# D4h symmetry group.

Hello all,
In a D4h symmetry group we have 5(3)-6=9 normal mode of vibrations.
Normally in books they show only 7. Because 2 of that 7 doubly degenerate Eu modes. And i know the how it vibrates (picture shown in book). But does any one know how their degenerate partners vibrate ? Is there some rare book, which show all these ?
Thanks

SpectraCat
Hello all,
In a D4h symmetry group we have 5(3)-6=9 normal mode of vibrations.
Normally in books they show only 7. Because 2 of that 7 doubly degenerate Eu modes. And i know the how it vibrates (picture shown in book). But does any one know how their degenerate partners vibrate ? Is there some rare book, which show all these ?
Thanks
First of all, your count of the vibrational modes is only correct for a 5 atom molecule or complex ... there are plenty of molecules that can have D4h symmetry with more than 5 atoms. For example, if an octahedral molecule undergoes a Jahn-Teller distortion, it will generally have D4h symmetry.

Note that although the modes are degenerate, they are also orthogonal. So typically you will have two indistinguishable motions along two perpendicular axes, or within two perpendicular planes. The canonical example is for a linear molecule, where you have two degenerate bending modes. If you take the molecule to define the z-axis, then the degenerate bending motions are in the xz and yz planes.

Anyway, for your 5 atom case I guess we are talking about a square-planar configuration. In that case, at least one of the degenerate modes is going to be the in-plane degenerate bend. For that one, label the atoms A,B,C,D going around the central atom in a clockwise fashion. Now, one of the pair of modes will have A & B going "to the right" when C & D are moving "to the left", and vice versa. The other mode will have atoms B & C moving "up", while A & D are moving down. I have to say that I cannot think of the other degenerate mode for your case right now, but hopefully what I have written here will help you to figure it out.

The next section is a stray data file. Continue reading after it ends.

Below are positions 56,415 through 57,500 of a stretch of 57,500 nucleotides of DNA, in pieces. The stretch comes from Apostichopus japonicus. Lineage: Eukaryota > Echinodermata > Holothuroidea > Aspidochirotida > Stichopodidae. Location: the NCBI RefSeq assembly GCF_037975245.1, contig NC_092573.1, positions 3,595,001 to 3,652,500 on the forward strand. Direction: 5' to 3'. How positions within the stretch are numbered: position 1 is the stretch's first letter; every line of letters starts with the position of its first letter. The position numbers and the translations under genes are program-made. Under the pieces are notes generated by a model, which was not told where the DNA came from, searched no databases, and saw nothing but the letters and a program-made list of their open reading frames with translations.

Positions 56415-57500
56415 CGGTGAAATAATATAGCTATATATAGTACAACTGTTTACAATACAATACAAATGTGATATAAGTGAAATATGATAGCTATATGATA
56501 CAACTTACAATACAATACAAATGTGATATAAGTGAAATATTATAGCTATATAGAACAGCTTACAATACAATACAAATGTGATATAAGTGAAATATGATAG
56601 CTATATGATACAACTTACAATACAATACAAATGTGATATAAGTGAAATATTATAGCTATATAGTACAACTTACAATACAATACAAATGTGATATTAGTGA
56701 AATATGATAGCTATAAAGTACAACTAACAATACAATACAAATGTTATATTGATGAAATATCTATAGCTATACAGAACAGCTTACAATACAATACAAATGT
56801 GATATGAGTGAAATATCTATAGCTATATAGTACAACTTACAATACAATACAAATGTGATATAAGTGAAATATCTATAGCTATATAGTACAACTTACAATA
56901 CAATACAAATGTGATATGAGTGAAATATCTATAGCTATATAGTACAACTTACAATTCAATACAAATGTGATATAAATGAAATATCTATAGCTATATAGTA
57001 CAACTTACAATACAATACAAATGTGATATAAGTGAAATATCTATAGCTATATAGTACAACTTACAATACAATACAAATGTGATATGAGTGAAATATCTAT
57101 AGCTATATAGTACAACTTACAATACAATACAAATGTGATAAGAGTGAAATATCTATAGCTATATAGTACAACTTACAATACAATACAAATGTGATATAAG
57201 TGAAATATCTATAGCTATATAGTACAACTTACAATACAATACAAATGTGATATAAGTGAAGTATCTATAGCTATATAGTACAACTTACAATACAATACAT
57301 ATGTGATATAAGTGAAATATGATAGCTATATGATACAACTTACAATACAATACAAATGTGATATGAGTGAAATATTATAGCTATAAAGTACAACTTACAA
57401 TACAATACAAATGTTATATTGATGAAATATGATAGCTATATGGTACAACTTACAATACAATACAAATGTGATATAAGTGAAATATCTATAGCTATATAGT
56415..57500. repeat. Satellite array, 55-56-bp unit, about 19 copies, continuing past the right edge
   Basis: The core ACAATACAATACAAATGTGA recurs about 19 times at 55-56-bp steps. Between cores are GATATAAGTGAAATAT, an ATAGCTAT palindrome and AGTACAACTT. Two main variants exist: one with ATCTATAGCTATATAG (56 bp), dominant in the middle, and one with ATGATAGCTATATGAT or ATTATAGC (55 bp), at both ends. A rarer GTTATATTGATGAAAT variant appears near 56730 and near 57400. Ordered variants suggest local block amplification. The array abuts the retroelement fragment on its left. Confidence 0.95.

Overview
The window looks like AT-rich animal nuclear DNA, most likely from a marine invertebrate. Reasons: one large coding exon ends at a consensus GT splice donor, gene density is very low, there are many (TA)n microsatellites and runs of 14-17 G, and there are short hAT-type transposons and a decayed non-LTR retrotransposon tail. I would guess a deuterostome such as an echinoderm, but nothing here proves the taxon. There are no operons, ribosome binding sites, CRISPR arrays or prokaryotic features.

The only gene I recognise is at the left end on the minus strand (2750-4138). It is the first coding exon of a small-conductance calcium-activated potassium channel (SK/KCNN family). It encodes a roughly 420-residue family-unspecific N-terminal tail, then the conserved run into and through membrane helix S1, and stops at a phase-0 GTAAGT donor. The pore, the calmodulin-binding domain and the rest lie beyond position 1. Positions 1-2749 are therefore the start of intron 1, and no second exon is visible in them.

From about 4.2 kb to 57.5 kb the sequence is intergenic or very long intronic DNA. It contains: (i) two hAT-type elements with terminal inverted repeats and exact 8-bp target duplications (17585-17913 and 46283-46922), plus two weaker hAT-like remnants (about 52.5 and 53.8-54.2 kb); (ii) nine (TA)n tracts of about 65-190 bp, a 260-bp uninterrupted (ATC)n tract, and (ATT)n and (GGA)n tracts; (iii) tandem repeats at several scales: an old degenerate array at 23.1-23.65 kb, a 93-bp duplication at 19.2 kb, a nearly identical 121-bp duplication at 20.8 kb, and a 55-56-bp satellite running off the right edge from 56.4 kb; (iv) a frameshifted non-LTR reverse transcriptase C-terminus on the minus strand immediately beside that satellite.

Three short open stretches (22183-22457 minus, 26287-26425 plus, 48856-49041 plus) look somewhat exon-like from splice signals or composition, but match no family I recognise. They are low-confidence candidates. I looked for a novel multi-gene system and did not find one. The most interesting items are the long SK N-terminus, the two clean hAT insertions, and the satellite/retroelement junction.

Hello Spectracat,

Yes as you said it is a planar molecule. One atom (Fe) in center and four atoms (O) makes a square around it. Obviously it is in D4h symmetry. For this type i found normal mode of vibration from Nakamoto book. In that book i can see all normal mode of vibration of the D4h symmetry. But the partners for the two doubly degenerate modes (Eu) is not given.
Anyway tomorrow i'll upload a hand-drawn picture tomorrow.
What you meant by orthogonal ? just give me some insight related to these Eu modes.
thanks

Hello,
i am now clear. Main fact is that the degenerate modes can be decomposed in to two.
Information with picture:
1. Chao-Yang Hsu and Milton Orchin, Journal of chemical Education, Vol. 51, pp. 725-729 (1974) and
2. Inorganic Chemistry, Vol. 3, 1368-1373 (1964).
I prefer 1.
In picture v8 and v9 are partners for v7 and v6, respectively

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